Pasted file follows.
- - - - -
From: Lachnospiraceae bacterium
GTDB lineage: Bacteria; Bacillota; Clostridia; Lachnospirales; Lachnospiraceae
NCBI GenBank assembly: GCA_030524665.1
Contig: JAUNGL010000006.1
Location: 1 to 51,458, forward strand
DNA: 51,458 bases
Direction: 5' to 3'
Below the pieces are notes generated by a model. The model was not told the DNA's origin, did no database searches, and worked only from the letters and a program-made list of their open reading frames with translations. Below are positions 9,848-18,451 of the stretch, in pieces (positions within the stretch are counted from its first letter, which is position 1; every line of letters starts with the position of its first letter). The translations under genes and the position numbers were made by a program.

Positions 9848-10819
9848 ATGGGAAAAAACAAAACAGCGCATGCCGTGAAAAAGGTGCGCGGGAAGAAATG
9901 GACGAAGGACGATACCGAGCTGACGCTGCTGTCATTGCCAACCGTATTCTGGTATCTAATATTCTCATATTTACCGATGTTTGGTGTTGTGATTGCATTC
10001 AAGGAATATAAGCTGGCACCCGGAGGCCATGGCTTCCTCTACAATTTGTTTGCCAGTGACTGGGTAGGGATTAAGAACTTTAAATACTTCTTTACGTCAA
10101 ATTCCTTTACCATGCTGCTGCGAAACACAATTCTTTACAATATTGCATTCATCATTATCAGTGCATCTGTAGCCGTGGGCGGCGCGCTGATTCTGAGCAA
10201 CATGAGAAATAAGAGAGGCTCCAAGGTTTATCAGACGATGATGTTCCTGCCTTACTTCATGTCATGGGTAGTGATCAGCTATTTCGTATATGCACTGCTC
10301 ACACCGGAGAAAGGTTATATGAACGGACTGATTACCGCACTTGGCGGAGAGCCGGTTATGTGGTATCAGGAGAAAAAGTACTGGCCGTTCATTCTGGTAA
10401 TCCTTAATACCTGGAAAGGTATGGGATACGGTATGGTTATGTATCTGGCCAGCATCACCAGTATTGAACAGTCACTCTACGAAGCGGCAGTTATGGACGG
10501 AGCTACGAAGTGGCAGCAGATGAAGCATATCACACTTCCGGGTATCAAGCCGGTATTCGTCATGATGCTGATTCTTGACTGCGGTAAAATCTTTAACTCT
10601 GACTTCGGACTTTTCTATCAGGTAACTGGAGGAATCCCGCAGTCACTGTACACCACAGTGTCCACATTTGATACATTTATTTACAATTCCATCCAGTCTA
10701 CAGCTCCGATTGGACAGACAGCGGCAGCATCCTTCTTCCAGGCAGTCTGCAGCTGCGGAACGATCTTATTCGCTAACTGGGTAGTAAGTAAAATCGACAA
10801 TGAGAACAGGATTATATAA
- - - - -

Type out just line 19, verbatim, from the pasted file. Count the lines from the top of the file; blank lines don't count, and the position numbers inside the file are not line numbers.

10701 CAGCTCCGATTGGACAGACAGCGGCAGCATCCTTCTTCCAGGCAGTCTGCAGCTGCGGAACGATCTTATTCGCTAACTGGGTAGTAAGTAAAATCGACAA